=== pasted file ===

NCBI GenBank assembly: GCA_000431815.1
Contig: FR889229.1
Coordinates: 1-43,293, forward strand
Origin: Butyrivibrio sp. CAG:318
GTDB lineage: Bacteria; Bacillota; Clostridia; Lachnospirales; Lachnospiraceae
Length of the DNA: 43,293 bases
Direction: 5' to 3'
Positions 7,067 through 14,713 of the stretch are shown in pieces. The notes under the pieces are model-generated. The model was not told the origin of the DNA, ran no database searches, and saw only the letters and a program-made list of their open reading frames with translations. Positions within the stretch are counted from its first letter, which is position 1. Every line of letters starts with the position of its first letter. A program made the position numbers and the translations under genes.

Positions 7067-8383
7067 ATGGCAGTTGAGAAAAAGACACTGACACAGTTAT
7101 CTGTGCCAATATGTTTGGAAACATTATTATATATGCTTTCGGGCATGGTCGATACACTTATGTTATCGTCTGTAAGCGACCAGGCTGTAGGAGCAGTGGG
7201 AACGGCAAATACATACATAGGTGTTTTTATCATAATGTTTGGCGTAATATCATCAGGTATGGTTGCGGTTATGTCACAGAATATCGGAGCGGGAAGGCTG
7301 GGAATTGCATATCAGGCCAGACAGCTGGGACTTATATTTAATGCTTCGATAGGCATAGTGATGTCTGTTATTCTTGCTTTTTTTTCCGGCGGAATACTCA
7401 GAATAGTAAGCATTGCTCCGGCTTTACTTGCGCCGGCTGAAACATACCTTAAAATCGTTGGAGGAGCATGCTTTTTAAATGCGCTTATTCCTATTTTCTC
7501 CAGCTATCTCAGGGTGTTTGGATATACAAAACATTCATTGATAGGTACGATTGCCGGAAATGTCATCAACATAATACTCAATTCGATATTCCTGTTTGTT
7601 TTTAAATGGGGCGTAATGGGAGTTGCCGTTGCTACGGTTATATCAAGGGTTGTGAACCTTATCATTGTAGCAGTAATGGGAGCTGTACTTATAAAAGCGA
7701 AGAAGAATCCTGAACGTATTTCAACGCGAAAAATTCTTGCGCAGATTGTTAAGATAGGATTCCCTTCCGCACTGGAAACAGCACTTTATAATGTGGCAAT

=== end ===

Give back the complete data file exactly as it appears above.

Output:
NCBI GenBank assembly: GCA_000431815.1
Contig: FR889229.1
Coordinates: 1-43,293, forward strand
Origin: Butyrivibrio sp. CAG:318
GTDB lineage: Bacteria; Bacillota; Clostridia; Lachnospirales; Lachnospiraceae
Length of the DNA: 43,293 bases
Direction: 5' to 3'
Positions 7,067 through 14,713 of the stretch are shown in pieces. The notes under the pieces are model-generated. The model was not told the origin of the DNA, ran no database searches, and saw only the letters and a program-made list of their open reading frames with translations. Positions within the stretch are counted from its first letter, which is position 1. Every line of letters starts with the position of its first letter. A program made the position numbers and the translations under genes.

Positions 7067-8383
7067 ATGGCAGTTGAGAAAAAGACACTGACACAGTTAT
7101 CTGTGCCAATATGTTTGGAAACATTATTATATATGCTTTCGGGCATGGTCGATACACTTATGTTATCGTCTGTAAGCGACCAGGCTGTAGGAGCAGTGGG
7201 AACGGCAAATACATACATAGGTGTTTTTATCATAATGTTTGGCGTAATATCATCAGGTATGGTTGCGGTTATGTCACAGAATATCGGAGCGGGAAGGCTG
7301 GGAATTGCATATCAGGCCAGACAGCTGGGACTTATATTTAATGCTTCGATAGGCATAGTGATGTCTGTTATTCTTGCTTTTTTTTCCGGCGGAATACTCA
7401 GAATAGTAAGCATTGCTCCGGCTTTACTTGCGCCGGCTGAAACATACCTTAAAATCGTTGGAGGAGCATGCTTTTTAAATGCGCTTATTCCTATTTTCTC
7501 CAGCTATCTCAGGGTGTTTGGATATACAAAACATTCATTGATAGGTACGATTGCCGGAAATGTCATCAACATAATACTCAATTCGATATTCCTGTTTGTT
7601 TTTAAATGGGGCGTAATGGGAGTTGCCGTTGCTACGGTTATATCAAGGGTTGTGAACCTTATCATTGTAGCAGTAATGGGAGCTGTACTTATAAAAGCGA
7701 AGAAGAATCCTGAACGTATTTCAACGCGAAAAATTCTTGCGCAGATTGTTAAGATAGGATTCCCTTCCGCACTGGAAACAGCACTTTATAATGTGGCAAT